Yoga dictionary. Dukkha
Patanjali in his Yoga sutras pays much attention to this. He considers such a term as “Dukha”. Also, this term is widely used in Buddhism, being one of the Central concepts of the Four Noble Truths proclaimed by the Buddha Shakyamuni. However, Patanjali considers such a phenomenon as Dukha in more detail and explains the causes.
From Sanskrit the term “Dukha” can be translated as `restless dissatisfaction`, `painful experience`, `anguish`, `unbearability`. The most popular translation for the Russian language is `suffering’, but this word does not fully reflect The essence that dukha carries. It is a deeper concept than mere suffering. Suffering often refers to specific painful experiences that arise from physical or mental discomfort. Dukha, on the other hand, means rather a tendency of the mind which arises for two reasons: because of the impermanence of the world and because of attachment to something or someone.
When the mind becomes attached to something pleasant, it becomes dependent on the object of attachment, but because of the impermanence of things and phenomena, any object is subject to destruction or change; and if the mind is attached to an object, in the process of destruction or change of this object, and there is such a phenomenon as Dukha.
What tells about Duke by patañjali? For the first time the perniciousness of this phenomenon is mentioned in the first Chapter, in Sutra thirty-first. In Swami Vivekananda’s version of the translation, it reads: “the Inability to keep the mind in a state of concentration is associated with anguish, depression, trembling in the body, uneven breathing.” How exactly Vivekananda, in his version of the translation, described the phenomena that occur to a person when it is impossible to obtain the object of desire. And the reason for this state according to Patanjali is “inability to keep the mind in a state of concentration”, in other words, imperfection in Dhyana-meditation practice. Thus, according to this Sutra, Dukha is eliminated by practicing Dhyana and gaining control of the mind.
Dukha is the anxiety of the mind and Patanjali describes in more detail how to eliminate this anxiety in Sutra 33 of the same first Chapter. In A. Bailey’s version of the translation, the Sutra reads as follows:”the Peace of the Citta (mind) can be achieved through the practice of compassion, gentleness, constancy of intention and impartiality to pleasure or pain or all forms of good and evil.” The mind that has reached the state of independence of external objects and phenomena that reaches a state which Patanjali writes at the very beginning of his treatise, — “cittavrittiniroddhah”, translated Svensson, it sounds like `curb unrest inherent in the mind`.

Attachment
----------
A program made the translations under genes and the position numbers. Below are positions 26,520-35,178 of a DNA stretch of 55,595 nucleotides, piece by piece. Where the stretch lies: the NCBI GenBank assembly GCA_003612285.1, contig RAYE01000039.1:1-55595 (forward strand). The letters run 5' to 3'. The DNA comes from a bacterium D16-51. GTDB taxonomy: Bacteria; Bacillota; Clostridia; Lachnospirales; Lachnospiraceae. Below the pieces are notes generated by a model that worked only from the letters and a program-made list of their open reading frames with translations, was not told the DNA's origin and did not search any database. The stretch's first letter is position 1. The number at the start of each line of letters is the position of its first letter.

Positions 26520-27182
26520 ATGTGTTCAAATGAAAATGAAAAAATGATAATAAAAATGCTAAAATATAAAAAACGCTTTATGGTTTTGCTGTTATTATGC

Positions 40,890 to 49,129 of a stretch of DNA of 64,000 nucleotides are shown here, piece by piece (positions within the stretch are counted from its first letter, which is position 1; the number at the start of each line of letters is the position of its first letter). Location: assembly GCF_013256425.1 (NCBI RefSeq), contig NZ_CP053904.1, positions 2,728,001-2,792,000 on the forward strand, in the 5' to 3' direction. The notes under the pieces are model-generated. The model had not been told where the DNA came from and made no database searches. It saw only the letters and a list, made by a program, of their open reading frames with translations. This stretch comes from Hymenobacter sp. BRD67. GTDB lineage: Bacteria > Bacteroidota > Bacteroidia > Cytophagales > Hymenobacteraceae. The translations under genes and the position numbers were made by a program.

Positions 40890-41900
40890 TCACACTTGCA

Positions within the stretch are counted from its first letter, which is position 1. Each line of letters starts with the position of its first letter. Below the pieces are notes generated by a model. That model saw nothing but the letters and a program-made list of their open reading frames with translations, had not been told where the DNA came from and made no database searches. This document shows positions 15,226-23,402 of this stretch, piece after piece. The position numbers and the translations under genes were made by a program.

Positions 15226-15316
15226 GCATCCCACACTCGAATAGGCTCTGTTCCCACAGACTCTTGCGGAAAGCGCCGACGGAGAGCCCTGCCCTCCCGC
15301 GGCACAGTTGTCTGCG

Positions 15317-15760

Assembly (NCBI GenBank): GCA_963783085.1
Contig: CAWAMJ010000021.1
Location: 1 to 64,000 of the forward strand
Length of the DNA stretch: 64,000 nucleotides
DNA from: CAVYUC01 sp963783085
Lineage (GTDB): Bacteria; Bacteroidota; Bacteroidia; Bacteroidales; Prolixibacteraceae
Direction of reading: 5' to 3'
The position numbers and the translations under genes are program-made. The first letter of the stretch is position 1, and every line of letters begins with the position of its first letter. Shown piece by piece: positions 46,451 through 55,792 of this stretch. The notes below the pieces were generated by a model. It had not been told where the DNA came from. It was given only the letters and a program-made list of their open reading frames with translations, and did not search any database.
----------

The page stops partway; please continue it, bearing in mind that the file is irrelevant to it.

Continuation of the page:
Dukha is also mentioned in the Sutra of the eighth Chapter of the second. There Patanjali points to one of the causes of Dukha. In Swami Vivekananda’s version of the translation, the Sutra reads: “Disgust is that which begets suffering.” By eliminating the cause, you can eliminate the consequences. By eliminating Dvesa (hatred, disgust), one can eliminate Dukha.
In Sutra 15 of the same Chapter, Patanjali mentions the all-encompassing nature of Dukha. A. Bailey’s translation of the Sutra reads as follows: “the Enlightened one considers all existence to be pain because of the activities of the gunas. This activity is threefold, producing consequences, anxiety and subconscious impressions.”
Buddha Shakyamuni said much the same about Dukha in his first sermon. The first of The four Noble Truths is that all living beings are subject to Dukha, because ” the encounter with the unpleasant is suffering, the separation from the pleasant is suffering.”
Later in Sutra 16 of the same Chapter, Patanjali offers a more optimistic thesis on Dukha than in the previous Sutra. He writes about the possibility of eliminating the suffering that has not yet come. That is, potential suffering can be eliminated by eliminating the causes. And Patanjali writes as much as possible about the causes of Dukha in Sutra 34 of the same, second Chapter. In the version of translation A. The Bailey Sutra reads: “Thoughts contrary to yoga are mischief, lies, theft, intemperance and greed — whether they are personal, provoked or approved, whether they come from greed, anger or delusion, whether they are minor, average or great. Their result is always excessive pain and ignorance. For this reason, opposite thoughts should be cultivated.” Here Patanjali mentions the law of karma and tries to convey to the reader that the root cause of Dukha is immoral actions of man.
And the end of the 34 sutras calls for cultivate opposing thought, pointing out, that karma is shaped not only on level action, but also on level speech and thought. And it is the wrong thoughts that trigger the process of forming negative karma. In order to eliminate Dukha, one should cultivate positive thinking. How to do this is described in the above-mentioned Sutra 33 of the first Chapter.
Thus, to sum up, Dukha is eliminated by eliminating its causes. And this is made possible by the practice of quieting the mind with the method of Dhyana.